Of all the shots you can hit in golf, a slice is the most common — and arguably the most frustrating.
A slice is defined as a shot that, for a righthanded player, starts to the left before peeling off in a banana shape to the right. It is a shot most beginner players struggle with. It is very difficult to control a slice because of how far the ball curves. Also, because of the amount of spin on the ball, the shot generally loses distance.
This might not be as noticeable with shorter shots, but it is hard to play with a slice off the tee.
What causes a slice? The easiest answer is that a slice occurs when the clubface is open — pointing to the right for a righthanded player — while the club itself is hitting the ball while coming across your body. If you are standing behind a golfer, this would mean the club starts to the right and comes to the left, “slicing” across the ball.
So how can it be fixed? Here are a few methods for turning your slice into something different:
1. Strengthen Your Grip
Your hands are your only connection to a golf club, so they need to be attached properly. Most golfers who hit a slice have a weak grip. This means that their left hand is more below the club while their right hand is more on top. For a lefthanded player, it would be the opposite. This type of grip naturally opens the clubface and makes a player vulnerable to a slice. Moving your left hand more on top of the club so that you can see two knuckles on your left hand allows the club to release towards the target.
Changing your grip will feel uncomfortable at first. You will notice that the ball may hook horribly from right to left when you first try it. This is a natural part of fixing a slice. In order to fix it, you have to start by hitting the exact opposite shape. Once you do, you can learn how to straighten your shot.
2. Correct Your Aim
Most people who hit a slice have an easy-to-correct issue: they aren’t aimed correctly. The majority of slicers have their club aimed at the target but their feet and body aimed well to the right. This creates the effect of feeling like they have to swing more to the left. This is going against where their body is aimed to the right.
Opening your stance, which means to aim more to the left, will allow the club to travel more from the “inside” of your swing path on the downswing. This means that the club is closer to the your body before you hit the ball.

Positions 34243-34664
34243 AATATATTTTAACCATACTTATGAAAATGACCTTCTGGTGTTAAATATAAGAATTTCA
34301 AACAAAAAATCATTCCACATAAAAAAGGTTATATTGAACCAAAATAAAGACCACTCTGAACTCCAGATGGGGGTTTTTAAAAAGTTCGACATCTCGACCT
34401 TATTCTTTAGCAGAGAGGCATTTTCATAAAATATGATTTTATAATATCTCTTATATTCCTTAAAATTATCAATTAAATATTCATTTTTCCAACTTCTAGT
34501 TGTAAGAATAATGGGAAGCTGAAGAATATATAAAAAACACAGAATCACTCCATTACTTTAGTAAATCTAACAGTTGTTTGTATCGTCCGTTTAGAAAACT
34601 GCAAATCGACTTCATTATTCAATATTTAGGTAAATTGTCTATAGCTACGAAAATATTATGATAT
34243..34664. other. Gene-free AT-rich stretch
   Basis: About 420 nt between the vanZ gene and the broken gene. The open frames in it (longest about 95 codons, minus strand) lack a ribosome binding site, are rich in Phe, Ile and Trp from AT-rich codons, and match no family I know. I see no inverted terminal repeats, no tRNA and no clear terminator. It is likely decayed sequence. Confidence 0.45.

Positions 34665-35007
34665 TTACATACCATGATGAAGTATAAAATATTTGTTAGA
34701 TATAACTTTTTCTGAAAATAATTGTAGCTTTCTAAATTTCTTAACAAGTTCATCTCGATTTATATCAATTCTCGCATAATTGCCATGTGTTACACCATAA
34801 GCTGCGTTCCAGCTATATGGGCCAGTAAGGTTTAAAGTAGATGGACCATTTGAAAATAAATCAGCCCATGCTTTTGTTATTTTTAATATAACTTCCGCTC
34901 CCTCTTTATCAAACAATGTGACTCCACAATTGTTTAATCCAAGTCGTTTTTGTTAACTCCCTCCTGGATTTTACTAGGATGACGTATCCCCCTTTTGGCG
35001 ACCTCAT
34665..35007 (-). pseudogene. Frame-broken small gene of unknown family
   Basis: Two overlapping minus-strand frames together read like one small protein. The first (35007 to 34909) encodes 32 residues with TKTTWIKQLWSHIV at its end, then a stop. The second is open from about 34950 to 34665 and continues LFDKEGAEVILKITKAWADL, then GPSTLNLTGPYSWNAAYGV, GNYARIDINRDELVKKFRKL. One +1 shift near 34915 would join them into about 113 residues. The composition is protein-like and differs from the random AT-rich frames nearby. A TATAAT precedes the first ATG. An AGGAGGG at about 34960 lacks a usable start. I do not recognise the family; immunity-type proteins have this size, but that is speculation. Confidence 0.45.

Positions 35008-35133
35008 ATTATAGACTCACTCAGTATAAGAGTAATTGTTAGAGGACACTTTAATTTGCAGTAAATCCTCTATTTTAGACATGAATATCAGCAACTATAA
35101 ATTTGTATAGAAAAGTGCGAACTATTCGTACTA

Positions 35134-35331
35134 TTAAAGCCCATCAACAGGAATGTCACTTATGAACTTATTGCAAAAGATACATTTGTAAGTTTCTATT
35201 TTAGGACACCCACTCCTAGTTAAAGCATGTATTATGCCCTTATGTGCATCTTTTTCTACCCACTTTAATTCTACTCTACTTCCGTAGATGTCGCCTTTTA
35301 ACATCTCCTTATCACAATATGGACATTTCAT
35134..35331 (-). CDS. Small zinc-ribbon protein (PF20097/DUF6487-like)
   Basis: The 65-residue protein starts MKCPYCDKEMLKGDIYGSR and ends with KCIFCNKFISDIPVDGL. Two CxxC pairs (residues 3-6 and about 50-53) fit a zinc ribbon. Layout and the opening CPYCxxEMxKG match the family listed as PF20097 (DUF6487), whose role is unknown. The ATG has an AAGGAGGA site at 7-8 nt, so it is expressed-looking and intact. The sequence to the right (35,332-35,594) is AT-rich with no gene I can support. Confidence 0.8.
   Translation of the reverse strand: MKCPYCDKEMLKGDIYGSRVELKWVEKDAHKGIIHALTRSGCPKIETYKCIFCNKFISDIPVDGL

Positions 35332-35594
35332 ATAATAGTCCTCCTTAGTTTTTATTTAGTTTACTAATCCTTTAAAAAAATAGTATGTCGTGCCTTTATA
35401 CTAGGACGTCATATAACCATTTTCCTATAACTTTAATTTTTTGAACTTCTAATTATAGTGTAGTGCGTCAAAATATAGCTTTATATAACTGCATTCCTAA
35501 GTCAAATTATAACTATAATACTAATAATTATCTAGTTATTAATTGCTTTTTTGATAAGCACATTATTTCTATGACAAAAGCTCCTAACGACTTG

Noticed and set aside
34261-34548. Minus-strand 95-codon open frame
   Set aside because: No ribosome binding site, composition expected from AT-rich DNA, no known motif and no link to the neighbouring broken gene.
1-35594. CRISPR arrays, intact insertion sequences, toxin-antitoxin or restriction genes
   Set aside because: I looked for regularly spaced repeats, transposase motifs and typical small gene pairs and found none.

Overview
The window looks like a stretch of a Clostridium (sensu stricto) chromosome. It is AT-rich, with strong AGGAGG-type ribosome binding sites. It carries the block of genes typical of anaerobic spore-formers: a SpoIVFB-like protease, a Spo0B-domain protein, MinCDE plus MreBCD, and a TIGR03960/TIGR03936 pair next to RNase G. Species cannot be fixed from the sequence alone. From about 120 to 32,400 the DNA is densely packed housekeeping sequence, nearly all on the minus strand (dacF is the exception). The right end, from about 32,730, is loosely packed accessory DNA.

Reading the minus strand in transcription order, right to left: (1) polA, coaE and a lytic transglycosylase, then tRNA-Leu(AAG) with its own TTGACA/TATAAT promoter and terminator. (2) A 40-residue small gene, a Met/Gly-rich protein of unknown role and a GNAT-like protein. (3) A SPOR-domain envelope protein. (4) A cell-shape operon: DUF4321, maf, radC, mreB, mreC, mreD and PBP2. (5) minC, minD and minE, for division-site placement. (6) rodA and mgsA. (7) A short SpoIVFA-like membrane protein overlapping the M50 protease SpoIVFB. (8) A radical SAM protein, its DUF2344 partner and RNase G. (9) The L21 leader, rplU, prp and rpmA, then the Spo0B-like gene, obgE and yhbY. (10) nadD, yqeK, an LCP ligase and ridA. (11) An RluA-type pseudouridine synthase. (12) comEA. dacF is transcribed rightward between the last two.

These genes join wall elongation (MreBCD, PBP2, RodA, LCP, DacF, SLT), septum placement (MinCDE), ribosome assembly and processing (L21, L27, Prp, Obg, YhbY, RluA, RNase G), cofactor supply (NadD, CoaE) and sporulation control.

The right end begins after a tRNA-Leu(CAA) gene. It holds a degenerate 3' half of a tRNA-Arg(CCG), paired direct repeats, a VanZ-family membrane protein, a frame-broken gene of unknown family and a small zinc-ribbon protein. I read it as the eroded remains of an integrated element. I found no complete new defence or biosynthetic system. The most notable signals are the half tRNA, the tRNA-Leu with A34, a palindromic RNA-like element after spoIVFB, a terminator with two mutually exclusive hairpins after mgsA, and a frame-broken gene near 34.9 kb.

3. Shallow Out Your Swing
Slicers often struggle with becoming too steep in their swing. This means that the club is traveling to the ground more like an axe and less like a croquet mallet. The steeper your swing, the more spin is added. This can exacerbate the effects of a slice.
To shallow your swing and put less spin on the ball, you will want to feel like your club is closer to the ground as you start your swing. The more “depth” you can create on your backswing, getting the club further away from your body, the shallower your swing.
4. Learn How to Release the Club
Golf clubs are designed to follow the arc of a golf swing. If you were to hold a club waist high and swing it like a baseball bat, you would feel the need for your arms to “turn over”. In other words, your left arm would be on top as you swing back and your right arm would be on top as you swing past your body.
Doing this drill allows you to feel how the club should travel through the ball. Most players who hit a slice are not allowing the club to “turn over” as it was designed.
5. Do Away With Tension
It’s counterintuitive, but holding a golf club tightly is not productive. It actually hinders you from hitting the ball farther, and straighter.
A good visual is to picture holding a small bird in your hands. You want to hold it firmly enough so that it won’t fly away, but you also don’t want to hurt it. You want to be able to feel the weight of the clubhead as it goes back and through. This is critical for allowing the club to release through the ball instead of holding the face of the club open and not allowing it to rotate.